To hear her tell it, author Jacquelyn Mitchard believes that if she lives long
enough, she’ll write the kind of topnotch book she aspires to write. Every
writer wants her next book to be her best book, she says -- even when her very
first one was The Deep End of the Ocean, which sold like hotcakes and
had the extra bonus of being the first-ever Oprah Winfrey’s Book Club selection.
Yet Mitchard’s book came about amid great personal sorrow. She began writing
it after her first husband died from cancer in 1993. She finished it two years
to the day of his death. Not only did it sell in a grand fashion and become a
movie starring Michelle Pfeiffer, but it was praised for its vivid storytelling
and accurate depiction of tremendous grief.
Mitchard’s fifth adult novel, The Breakdown Lane, due out from
Harper Collins on April 1, also chronicles a family’s persevering in the
midst of personal anguish. It is leaner and more linear than her first book,
says the author, as it tells the tale of Julieanne Gillis, an advice columnist
for the Sheboygan, Wis., newspaper, whose husband of twenty years unexpectedly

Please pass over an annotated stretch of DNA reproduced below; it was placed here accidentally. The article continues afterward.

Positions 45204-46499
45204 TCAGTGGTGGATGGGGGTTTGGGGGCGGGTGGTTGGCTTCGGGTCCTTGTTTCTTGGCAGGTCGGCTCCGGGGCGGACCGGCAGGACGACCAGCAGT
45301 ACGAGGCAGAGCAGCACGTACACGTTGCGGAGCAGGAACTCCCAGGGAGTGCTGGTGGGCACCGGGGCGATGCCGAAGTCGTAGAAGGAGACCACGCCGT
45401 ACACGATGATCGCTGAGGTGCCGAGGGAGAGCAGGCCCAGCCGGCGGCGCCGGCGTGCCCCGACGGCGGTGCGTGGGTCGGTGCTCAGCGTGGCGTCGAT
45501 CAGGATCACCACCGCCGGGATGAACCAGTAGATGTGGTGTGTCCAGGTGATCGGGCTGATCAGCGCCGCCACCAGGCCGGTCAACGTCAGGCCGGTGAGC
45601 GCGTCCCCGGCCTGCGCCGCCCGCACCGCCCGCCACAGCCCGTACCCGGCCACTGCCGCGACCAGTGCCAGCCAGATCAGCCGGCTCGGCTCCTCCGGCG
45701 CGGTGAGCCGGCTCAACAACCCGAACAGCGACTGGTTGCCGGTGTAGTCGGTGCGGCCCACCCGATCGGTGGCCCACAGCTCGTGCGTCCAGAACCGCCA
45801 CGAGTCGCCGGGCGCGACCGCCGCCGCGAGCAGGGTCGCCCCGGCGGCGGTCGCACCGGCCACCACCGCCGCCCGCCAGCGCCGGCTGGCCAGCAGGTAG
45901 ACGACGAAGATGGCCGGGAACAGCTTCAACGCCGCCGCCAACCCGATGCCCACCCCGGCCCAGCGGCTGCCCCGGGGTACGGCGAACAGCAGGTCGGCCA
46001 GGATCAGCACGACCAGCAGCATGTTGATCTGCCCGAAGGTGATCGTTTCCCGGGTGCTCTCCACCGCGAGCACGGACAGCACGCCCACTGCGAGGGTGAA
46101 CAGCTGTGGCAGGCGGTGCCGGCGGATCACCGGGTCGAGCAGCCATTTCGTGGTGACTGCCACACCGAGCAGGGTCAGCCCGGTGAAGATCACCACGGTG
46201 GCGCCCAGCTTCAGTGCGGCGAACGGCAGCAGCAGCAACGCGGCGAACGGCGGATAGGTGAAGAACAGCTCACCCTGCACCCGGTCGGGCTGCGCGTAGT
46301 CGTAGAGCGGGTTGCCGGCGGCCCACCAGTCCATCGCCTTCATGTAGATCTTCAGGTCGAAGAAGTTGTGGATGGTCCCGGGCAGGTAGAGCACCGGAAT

leaves her and their three kids to go off and find himself. If that’s
not bad enough, she’s soon diagnosed with multiple sclerosis. Like other
Mitchard books, it is poignant and often funny. Barnes & Noble lists it
as its early summer Book Club selection.
Mitchard, a native Chicagoan, lives near Madison, Wis., with her husband, six
kids, and some horses, cats, and goats. A longtime journalist, she writes a
syndicated column for Tribune Media Services; a collection of columns became
the book The Rest of Us. She’s written a novella and children’s
books, with more kids’ books in the works. She recently reflected on her
life in writing.
Your characters are real -- wonderful and flawed, pained and sometimes
heartbreaking. Where do they come from?